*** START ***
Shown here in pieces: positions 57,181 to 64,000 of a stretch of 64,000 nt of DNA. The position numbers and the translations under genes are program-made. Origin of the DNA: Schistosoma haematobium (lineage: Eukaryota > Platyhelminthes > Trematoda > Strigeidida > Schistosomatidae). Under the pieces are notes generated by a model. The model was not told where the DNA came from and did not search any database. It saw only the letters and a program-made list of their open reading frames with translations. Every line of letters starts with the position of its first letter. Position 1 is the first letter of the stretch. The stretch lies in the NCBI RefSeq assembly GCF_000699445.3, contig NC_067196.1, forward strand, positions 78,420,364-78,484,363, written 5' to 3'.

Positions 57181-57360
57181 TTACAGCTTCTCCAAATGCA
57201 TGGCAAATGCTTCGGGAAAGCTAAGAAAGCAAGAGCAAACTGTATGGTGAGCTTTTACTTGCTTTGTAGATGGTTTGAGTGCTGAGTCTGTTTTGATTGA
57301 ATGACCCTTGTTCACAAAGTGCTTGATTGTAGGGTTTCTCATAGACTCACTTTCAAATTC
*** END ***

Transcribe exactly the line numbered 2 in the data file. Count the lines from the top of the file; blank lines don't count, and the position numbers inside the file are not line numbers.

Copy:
Positions 57181-57360